FREMONT -- A gaggle of children jumped up and down in the middle of Main Street trying to catch bubbles as they floated out from Shari Stewart's bubble-making machine Saturday.

Peyton Grantham, 4, caught a few -- she attends Fremont Methodist Preschool, for which Stuart was working the booth at Fremont's 31st annual Daffodil Festival.

Decked out in sunglasses, Grantham was only one of many children that wanted to snag a bubble for herself in the perfect weather.

Many other children would jump or leap into the stream of bubbles and let them pop on their faces, or clap their hands together as the bubbles got close to them and pop them in their palms.

Her mother, Ashley Grantham, said Peyton attends the preschool and it was her first time coming to the festival.

Grantham said the preschool having a booth there brought them out, as well as the many varieties of fair-foods.

Clear skies hung overhead and the sun kissed the thousands of people who came out to welcome the turn of the season with the weekend festivities.

The sound of live music and performances crept into everyone's ears as it reverberated off the building walls of downtown Fremont.

For Kevin Sevigny and his son, Isaac, the festival was a first.

Sevigny said his family lives in Kenly, and the festival was reminiscent of parades they have there.

"It's a nice deal out here," Sevigny said. "It's a nice setup. The weather is perfect."

Vendor booths and attractions of all sorts lined the town's Main, Sycamore and Goldsboro streets.

A boy with Fremont Cub Scouts Pack 12 hawked tickets for a raffle, while others shouted for people to come and get pork chops or try all manner of fair foods, from fried chicken skins to funnel cakes.

Among the vendors were face-painting, bird feeders made out of upturned liquor bottles, contraptions and creations made of horseshoes, beekeepers educating people on the ins and outs of hives and more.

One attraction, put on by Jeff Wilborn of True Race Productions, quickly became a family favorite.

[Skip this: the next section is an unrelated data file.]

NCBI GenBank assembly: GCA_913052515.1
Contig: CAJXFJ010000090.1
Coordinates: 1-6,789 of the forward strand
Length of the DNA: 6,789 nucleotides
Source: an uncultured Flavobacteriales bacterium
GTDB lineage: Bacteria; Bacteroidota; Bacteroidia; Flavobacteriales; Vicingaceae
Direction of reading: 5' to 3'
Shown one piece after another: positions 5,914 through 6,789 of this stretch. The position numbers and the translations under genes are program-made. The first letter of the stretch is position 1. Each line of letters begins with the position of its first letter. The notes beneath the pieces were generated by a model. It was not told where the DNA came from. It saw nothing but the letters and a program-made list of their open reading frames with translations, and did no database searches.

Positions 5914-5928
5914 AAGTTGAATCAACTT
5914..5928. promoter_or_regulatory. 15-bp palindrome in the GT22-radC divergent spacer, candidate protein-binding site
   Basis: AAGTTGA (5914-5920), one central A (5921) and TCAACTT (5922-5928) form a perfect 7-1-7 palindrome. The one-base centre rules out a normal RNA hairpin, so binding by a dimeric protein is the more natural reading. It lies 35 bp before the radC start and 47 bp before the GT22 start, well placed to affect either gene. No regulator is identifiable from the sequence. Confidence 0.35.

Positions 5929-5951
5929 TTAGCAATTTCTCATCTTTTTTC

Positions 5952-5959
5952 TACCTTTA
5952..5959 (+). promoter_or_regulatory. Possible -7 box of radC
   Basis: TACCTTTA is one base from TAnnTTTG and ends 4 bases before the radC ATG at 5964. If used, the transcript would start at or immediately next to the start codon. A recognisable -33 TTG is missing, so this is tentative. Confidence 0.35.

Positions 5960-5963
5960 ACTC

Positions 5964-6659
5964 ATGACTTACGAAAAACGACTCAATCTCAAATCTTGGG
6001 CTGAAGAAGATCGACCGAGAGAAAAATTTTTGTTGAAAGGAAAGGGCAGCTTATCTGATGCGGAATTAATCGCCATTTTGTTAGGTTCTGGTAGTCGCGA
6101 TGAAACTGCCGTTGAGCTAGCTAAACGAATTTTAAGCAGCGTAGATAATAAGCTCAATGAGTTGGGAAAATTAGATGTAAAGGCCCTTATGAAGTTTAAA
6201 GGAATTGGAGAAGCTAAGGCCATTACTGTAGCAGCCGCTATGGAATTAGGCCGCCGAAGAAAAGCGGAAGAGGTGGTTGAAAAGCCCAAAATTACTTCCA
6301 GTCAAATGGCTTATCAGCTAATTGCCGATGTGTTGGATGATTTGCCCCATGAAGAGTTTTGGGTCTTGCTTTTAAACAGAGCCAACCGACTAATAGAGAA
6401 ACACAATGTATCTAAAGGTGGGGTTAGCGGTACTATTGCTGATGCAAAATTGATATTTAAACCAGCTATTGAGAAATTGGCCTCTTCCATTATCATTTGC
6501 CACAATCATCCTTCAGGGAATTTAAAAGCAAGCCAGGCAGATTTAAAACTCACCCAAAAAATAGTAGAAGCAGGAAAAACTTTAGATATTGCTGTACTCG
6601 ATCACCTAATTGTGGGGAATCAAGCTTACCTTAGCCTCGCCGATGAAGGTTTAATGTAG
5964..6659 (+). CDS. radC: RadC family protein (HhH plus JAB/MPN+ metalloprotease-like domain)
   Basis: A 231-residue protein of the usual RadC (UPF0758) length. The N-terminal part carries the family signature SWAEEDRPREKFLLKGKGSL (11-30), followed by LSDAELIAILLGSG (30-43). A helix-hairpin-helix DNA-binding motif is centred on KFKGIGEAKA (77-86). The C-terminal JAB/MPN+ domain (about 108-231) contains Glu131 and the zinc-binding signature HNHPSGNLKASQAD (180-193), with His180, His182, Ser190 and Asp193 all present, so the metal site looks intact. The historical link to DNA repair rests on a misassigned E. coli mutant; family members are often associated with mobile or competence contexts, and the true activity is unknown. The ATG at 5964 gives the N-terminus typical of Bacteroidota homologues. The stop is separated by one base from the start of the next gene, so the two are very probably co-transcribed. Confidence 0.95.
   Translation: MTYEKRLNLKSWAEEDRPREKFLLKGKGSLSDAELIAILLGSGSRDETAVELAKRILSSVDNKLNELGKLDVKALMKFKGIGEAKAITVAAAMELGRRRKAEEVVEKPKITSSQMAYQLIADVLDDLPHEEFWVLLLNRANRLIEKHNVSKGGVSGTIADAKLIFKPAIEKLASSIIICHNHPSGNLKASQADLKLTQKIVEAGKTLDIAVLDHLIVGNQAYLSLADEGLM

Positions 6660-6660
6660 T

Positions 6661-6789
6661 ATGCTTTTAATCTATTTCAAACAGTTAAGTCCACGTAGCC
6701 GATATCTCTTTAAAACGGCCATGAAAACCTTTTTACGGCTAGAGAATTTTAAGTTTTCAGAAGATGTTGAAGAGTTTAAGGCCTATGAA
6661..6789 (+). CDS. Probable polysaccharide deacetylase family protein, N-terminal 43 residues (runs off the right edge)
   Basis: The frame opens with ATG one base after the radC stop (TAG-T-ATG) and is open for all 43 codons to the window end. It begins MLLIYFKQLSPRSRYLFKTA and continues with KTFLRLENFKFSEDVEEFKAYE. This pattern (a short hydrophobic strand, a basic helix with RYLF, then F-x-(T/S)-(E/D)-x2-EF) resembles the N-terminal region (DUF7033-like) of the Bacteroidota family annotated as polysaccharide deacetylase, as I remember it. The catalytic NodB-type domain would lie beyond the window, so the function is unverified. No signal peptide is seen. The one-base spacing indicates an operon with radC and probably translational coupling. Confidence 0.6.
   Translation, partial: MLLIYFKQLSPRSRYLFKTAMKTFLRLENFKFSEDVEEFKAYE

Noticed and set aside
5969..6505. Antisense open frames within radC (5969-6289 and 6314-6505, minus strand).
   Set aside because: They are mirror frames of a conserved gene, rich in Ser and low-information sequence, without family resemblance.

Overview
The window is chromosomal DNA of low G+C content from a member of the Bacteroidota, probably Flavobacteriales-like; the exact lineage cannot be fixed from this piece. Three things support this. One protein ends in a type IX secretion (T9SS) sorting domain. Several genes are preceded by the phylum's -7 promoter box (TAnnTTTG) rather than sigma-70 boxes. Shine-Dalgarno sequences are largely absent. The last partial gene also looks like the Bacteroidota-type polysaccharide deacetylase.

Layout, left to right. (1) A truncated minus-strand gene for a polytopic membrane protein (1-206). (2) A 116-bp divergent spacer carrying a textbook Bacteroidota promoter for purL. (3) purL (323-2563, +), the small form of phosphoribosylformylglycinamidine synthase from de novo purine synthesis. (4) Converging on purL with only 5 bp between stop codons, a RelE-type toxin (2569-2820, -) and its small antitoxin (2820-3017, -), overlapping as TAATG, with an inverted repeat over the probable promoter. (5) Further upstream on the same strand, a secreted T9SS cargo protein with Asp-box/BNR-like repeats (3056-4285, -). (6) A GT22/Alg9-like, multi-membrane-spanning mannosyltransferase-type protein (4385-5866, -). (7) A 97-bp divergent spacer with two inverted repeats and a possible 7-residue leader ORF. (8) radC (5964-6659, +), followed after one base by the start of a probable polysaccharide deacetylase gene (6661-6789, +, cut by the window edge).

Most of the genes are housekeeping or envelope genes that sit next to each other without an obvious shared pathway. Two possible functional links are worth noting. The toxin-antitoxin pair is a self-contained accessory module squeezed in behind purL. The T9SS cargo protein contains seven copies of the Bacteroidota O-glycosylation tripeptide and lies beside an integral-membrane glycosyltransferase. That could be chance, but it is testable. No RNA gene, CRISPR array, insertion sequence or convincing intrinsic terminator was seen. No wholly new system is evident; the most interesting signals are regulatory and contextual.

Children and their parents stood on step stools and overlooked a track with remote-controlled NASCAR replica cars.

As many as six people at a time could compete and try to be the fastest car on the track.

Jeff Bailey and his son, Samuel, have been coming to the festival from Nahunta for about four years.

They raced cars against each other, and Bailey said he is part of Fremont Emergency Services, which also had a booth at the festival.

The Baileys were some of the first to try their hand at the remote controlled racing track, but many were quick to follow.

Wilborn said True Race Productions has been in business for 20 years, and it was their 19th year at the festival.

He said he enjoys bringing the track and cars down to Fremont because it is an activity for the entire family to enjoy.

Wilborn said he will often have grandparents, parents and children all racing together at the same time.

"It's just something families can do for good, wholesome fun," Wilborn said.

Behind the track, tucked into a grassy field, was a kids area with a bounce house, inflatables, a 40-foot obstacle course, a dunking booth and more.

Police Chief Paul Moats took a turn in the booth, with many children running up and pressing the button to dunk him even if they didn't hit it with a baseball or softball.

As the day pressed on and the temperature rose into the mid-70s -- a departure from heavy rains on Friday -- people flocked to the streets to take in the various festivities and live performances.

The Embers played on a stage set on Sycamore Street from noon to 2 p.m., drawing a large crowd of revelers who danced the day away to the beach music coming from the band's instruments.

The festival ran until 5 p.m. Saturday.

It is called the Daffodil Festival because of a 1958 News & Observer article on the town's daffodil gardens penned by Bugs Berriger, in which he dubbed Fremont "The Daffodil Town."

The festival started in 1986 as a way to celebrate the onset of spring and the blooming of the yellow flower the town is known for.

"It's nice to see everyone out here all community-like and enjoying themselves and being together," Sevigny said.